Federal officials have approved Indiana Gov. Mike Pence’s plan to provide health insurance to lower-income Hoosiers, despite provisions that require some participants to pay part of the premium.
The state and federal government have been in negotiations on the plan since summer.
Coverage under the expanded Healthy Indiana Plan – dubbed HIP 2.0 – will begin as early as Feb. 1 for individuals who qualify and sign up. As many as 350,000 Hoosiers are expected to qualify.
The plan would apply to all non-disabled adults ages 19-64 who earn between 23 percent and 138 percent of the federal poverty level. That means a maximum income of no more than about $16,000 annually for an individual and $33,000 for a family of four.
The U.S. Health & Human Services Administration required only a small change to the plan, according to the Pence administration. That was lowering the minimum monthly contribution to $1 from the $3 for HIP Plus, a plan that includes dental and vision insurance.
The contributions are based on a sliding income scale and can reach as high as $25 per month.
The approval is a big win for Pence, who had resisted expanding traditional Medicaid as called for under the federal Affordable Care Act.
After the U.S. Supreme Court ruled two years ago that Congress couldn’t require the Medicaid expansion, some states began proposed hybrid programs that used federal dollars in new ways. But Pence’s HIP 2.0 goes further than others in requiring participants to contribute financially, which led to months of negotiations with federal officials.
"I’m pleased to see Indiana once again leading the way on finding state-driven solutions to our health-care challenges," said Indiana Senate President Pro-Tem David Long, R-Fort Wayne. "The agreement announced today by the governor is a move away from the broken Medicaid program and toward a consumer-driven model that includes more ownership and personal responsibility in participants’ health-care choices."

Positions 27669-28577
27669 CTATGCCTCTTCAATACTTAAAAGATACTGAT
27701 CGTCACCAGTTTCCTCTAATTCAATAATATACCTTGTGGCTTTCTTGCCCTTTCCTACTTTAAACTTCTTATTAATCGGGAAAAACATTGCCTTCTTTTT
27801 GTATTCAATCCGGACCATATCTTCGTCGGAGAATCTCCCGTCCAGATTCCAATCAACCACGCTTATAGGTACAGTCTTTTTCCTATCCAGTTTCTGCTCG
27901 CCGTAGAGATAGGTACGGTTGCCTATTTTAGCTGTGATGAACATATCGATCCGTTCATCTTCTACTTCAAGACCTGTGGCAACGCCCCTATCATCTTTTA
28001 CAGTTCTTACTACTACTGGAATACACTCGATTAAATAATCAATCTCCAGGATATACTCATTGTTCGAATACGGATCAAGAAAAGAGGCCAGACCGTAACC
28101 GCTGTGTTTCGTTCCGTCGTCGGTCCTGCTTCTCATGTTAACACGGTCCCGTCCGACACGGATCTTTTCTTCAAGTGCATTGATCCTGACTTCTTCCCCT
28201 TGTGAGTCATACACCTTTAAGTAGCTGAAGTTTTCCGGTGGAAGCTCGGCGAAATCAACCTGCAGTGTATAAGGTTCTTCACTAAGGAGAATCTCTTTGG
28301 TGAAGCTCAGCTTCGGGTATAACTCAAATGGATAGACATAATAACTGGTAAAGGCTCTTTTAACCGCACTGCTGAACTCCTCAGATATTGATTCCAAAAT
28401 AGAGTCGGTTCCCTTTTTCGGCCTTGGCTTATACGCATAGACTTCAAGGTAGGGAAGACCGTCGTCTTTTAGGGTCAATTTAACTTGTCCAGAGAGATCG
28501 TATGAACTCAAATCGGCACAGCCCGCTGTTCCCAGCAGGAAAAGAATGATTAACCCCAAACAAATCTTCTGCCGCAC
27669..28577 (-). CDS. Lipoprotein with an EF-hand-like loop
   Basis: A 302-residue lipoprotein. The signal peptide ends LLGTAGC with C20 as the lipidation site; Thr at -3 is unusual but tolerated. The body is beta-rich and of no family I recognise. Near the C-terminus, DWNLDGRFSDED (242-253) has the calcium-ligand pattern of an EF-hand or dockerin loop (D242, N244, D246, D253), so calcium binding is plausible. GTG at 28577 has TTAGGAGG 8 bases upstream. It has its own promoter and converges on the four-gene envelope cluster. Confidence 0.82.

Pence announced the approval Tuesday during a speech at the St. Vincent Ruth Lilly Conference Center at the Marten House in Indianapolis.
The program will be funded with existing cigarette tax revenue – which supports the existing HIP program – plus hospital assessment fees and Medicaid dollars.
"This will help drive down health insurance premiums paid by insured Hoosiers and eliminate the ‘emergency room as primary care’ approach," said Senate Minority Leader Tim Lanane, D-Anderson.
What's in the plan?
HIP 2.0 will provide three plans for low-income Hoosiers: Employer Benefit Link, Plus, and Basic. The options are meant promote personal responsibility and consumer behavior.
Each plan includes a Personal Wellness and Responsibility, or POWER, account that patients use to help pay for deductible expenses.
The Employer Benefit Link plan provides financial support to members who wish to access employer-sponsored insurance options. The plan gives Hoosiers greater choices and increases access to providers while encouraging the use of existing private insurance options.
Individuals who are deemed eligible can pick an employer-sponsored plan that they think works best for them. The enrollment in this plan is optional.
The Plus plan is a consumer-driven Medicaid alternative for Hoosiers with incomes below 138 percent of the federal poverty level. It is available to all members who make their monthly POWER account contributions, which range from $1 to $25 per month. Members and the state jointly fund a $2,500 POWER account, which members contribute to based on an income scale.
Plus offers enhanced benefits, such as vision and dental services and includes comprehensive prescription drug benefits. It also covers maternity services with no cost-sharing during the duration of the pregnancy.
The Basic plan is the default for Hoosiers that fall below the 100 percent of the federal poverty level and fail to make required POWER account contributions. It requires co-payments for all services.
Basic plan members will use the state-funded POWER account to cover their $2,500 annual deductible. There is a reduced benefit package and a more limited prescription drug benefit.
The basic plan will provide incentives for members to be more cost-conscious and to recommend preventive care services.